Many sellers believe that when they list their home for sale by auction, they’ll be waiting for the hammer to go down at the end of an extensive marketing campaign to sell their home. However, in recent times, close to half of all homes in Rozelle, Balmain and the surrounding suburbs that have been listed for auction have sold before the auction date.
Knowing how to deal with offers made before an auction can make a huge difference in the overall success of your property sale so it’s important to work with a real estate agent who knows what they’re doing.
When to start considering offers
Even though you’ve listed your Inner West property to sell at auction, the auction campaign will run over a four-week period and quite often you’ll receive bids before the auction date. Depending on the offer, it might be in your interest to sell before auction ‒ and the auction date itself will often create a deadline and pressure for buyers to act early.
Probably the most important thing about an offer is your own ability to assess the offer confidently and make an informed decision. If the house has only been on the market for a day or two, although we’ll have a rough idea of what we expect it to sell for at auction, you might not have had enough feedback from the market to feel confident accepting or declining the offer. A bid too early can be hard to navigate.
Generally, it’s around the third week of a campaign when things start getting serious as keen buyers will have had a chance to make themselves known and complete their due diligence. If your agent is doing their job, they would have given you great feedback from the market and an honest assessment of how things are looking leading up to the auction.
My average selling time is around 24 days, which I feel is about the right time to be on the market. Much shorter than that could lead to you wonder how much money was left on the table. If it’s much longer than 24 days, it leads to buyers discounting the property and wondering why nobody else has snapped it up.
It’s about more than money
Of course, the primary factor when considering an offer will be the price, but it’s important to properly qualify the buyers who are making the offers and what (if any) other terms are attached to the offer. A verbal offer from somebody who isn’t in a position to exchange contracts is merely hypothetical; these offers can give you a false indication of value as well as being a dangerous distraction from where true value lies. These ‘offers’ are really just feedback and whilst still important the focus should be on working with buyers who are ready to proceed and commit unconditionally to the purchase.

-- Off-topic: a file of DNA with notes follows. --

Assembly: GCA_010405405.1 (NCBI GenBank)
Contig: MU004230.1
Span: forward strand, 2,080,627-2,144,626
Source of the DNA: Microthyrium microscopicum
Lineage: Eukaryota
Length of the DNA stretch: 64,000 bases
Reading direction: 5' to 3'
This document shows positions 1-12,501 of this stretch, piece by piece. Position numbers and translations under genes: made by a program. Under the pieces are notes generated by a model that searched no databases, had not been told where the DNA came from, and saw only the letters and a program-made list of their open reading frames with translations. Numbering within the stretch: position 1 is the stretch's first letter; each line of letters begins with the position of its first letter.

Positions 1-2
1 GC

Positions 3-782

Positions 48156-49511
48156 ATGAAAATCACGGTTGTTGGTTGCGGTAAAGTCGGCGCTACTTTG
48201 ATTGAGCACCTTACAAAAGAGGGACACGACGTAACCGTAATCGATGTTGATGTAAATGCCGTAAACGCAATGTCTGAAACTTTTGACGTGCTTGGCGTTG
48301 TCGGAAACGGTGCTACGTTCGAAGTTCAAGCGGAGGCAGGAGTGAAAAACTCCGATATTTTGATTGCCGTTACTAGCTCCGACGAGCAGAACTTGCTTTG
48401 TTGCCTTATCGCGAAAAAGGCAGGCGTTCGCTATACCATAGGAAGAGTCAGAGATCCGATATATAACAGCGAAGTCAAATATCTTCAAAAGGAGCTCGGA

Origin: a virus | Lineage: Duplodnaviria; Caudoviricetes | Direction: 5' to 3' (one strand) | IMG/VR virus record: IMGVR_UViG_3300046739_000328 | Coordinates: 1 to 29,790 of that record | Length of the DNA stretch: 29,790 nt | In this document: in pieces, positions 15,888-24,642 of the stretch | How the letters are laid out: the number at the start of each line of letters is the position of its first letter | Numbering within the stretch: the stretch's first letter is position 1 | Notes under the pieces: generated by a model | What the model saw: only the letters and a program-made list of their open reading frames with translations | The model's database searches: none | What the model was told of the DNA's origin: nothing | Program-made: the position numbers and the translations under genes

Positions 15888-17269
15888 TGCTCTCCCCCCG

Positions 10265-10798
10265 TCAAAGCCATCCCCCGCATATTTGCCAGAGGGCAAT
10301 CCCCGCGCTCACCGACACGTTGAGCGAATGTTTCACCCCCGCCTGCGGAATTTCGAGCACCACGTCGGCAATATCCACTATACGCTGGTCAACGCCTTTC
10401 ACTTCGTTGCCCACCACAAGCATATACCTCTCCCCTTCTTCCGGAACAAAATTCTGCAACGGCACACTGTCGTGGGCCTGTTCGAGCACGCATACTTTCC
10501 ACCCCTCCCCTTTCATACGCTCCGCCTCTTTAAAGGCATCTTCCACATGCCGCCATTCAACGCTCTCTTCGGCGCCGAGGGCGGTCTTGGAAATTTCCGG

We won’t encourage you to even consider an offer unless it’s from a buyer who’s done all of their due diligence, their solicitor is ready to go, they’re happy with the contract and the building inspection, and they’re fully finance approved. In this case, they can literally exchange contracts (and you can have all the i’s dotted and t’s crossed) within hours.
As an agent, it’s my job to qualify the buyers. If someone asks if a seller is willing to consider an offer before auction, I’ll give them direction on price. I’ll also discuss the offer process and let them know what they need to do upfront to ensure that their offer is one that the owner will seriously consider.
How to make sure you’ve got the highest price
At any given time, your agent should know which buyers hold an active ongoing interest in your property and who needs to be kept informed if the property is going to be sold.
If you receive an offer that’s above the level of interest from other buyers (or there’s nobody else interested), the normal course of action is to make a counter-offer. This becomes a one-to-one negotiation to make sure that you obtain the highest price that the buyer is willing to pay.
When you have more than one person willing to make offers, you can engage in a competitive offer process where you go back and forth between your bidders to see who will come out on top. In many cases, this is a lot like the auction process, where the person who is prepared to make the highest offer will get the property, as long as you’re happy with the price.
Often, people will make an offer prior to auction because they want to negotiate directly with you and avoid the competition of the auction process.
I explain that if they make a pre-auction offer and it’s at a level the owners would entertain, then I’d be obliged to contact all other buyers and give them an opportunity to make offers, which can lead to a competitive offer process. For some people, that can be enough to put them off and they’ll wait until the auction to show their interest.
Selling prior to auction is as much about guiding the buyer through the process as it is guiding the seller. Depending on your property, your personal situation and the feedback that’s coming in through the marketing campaign, we’ll know how to bring both sides of the transaction together confidently, and achieve the best outcome in a fair and transparent manner.